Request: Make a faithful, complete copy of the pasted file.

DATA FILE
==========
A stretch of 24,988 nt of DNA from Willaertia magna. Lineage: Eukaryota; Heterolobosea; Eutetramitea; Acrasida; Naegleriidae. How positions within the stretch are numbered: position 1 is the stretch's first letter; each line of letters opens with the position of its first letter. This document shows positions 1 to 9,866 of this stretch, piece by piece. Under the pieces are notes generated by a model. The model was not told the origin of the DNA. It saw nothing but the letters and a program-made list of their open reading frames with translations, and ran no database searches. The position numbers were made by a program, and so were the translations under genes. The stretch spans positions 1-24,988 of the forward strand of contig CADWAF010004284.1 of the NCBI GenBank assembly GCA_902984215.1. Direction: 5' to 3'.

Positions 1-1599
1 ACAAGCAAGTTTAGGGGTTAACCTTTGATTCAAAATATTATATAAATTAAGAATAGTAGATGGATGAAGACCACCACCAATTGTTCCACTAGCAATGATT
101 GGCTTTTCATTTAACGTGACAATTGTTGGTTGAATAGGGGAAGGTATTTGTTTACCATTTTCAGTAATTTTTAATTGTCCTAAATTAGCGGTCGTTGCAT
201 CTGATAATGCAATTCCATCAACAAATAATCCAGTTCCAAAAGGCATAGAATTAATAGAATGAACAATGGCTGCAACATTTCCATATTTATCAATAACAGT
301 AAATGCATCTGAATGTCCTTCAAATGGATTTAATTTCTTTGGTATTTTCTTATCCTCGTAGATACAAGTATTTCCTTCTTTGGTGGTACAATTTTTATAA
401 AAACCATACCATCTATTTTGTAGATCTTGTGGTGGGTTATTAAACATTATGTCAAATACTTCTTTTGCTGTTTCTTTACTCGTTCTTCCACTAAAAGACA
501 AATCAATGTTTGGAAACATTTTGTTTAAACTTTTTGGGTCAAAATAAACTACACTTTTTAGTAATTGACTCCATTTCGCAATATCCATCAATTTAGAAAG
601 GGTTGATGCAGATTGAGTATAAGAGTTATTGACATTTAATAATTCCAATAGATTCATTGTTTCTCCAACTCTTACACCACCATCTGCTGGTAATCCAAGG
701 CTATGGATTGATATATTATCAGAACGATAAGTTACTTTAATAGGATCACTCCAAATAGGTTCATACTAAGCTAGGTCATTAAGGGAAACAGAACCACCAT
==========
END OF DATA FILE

A stretch of 24,988 nt of DNA from Willaertia magna. Lineage: Eukaryota; Heterolobosea; Eutetramitea; Acrasida; Naegleriidae. How positions within the stretch are numbered: position 1 is the stretch's first letter; each line of letters opens with the position of its first letter. This document shows positions 1 to 9,866 of this stretch, piece by piece. Under the pieces are notes generated by a model. The model was not told the origin of the DNA. It saw nothing but the letters and a program-made list of their open reading frames with translations, and ran no database searches. The position numbers were made by a program, and so were the translations under genes. The stretch spans positions 1-24,988 of the forward strand of contig CADWAF010004284.1 of the NCBI GenBank assembly GCA_902984215.1. Direction: 5' to 3'.

Positions 1-1599
1 ACAAGCAAGTTTAGGGGTTAACCTTTGATTCAAAATATTATATAAATTAAGAATAGTAGATGGATGAAGACCACCACCAATTGTTCCACTAGCAATGATT
101 GGCTTTTCATTTAACGTGACAATTGTTGGTTGAATAGGGGAAGGTATTTGTTTACCATTTTCAGTAATTTTTAATTGTCCTAAATTAGCGGTCGTTGCAT
201 CTGATAATGCAATTCCATCAACAAATAATCCAGTTCCAAAAGGCATAGAATTAATAGAATGAACAATGGCTGCAACATTTCCATATTTATCAATAACAGT
301 AAATGCATCTGAATGTCCTTCAAATGGATTTAATTTCTTTGGTATTTTCTTATCCTCGTAGATACAAGTATTTCCTTCTTTGGTGGTACAATTTTTATAA
401 AAACCATACCATCTATTTTGTAGATCTTGTGGTGGGTTATTAAACATTATGTCAAATACTTCTTTTGCTGTTTCTTTACTCGTTCTTCCACTAAAAGACA
501 AATCAATGTTTGGAAACATTTTGTTTAAACTTTTTGGGTCAAAATAAACTACACTTTTTAGTAATTGACTCCATTTCGCAATATCCATCAATTTAGAAAG
601 GGTTGATGCAGATTGAGTATAAGAGTTATTGACATTTAATAATTCCAATAGATTCATTGTTTCTCCAACTCTTACACCACCATCTGCTGGTAATCCAAGG
701 CTATGGATTGATATATTATCAGAACGATAAGTTACTTTAATAGGATCACTCCAAATAGGTTCATACTAAGCTAGGTCATTAAGGGAAACAGAACCACCAT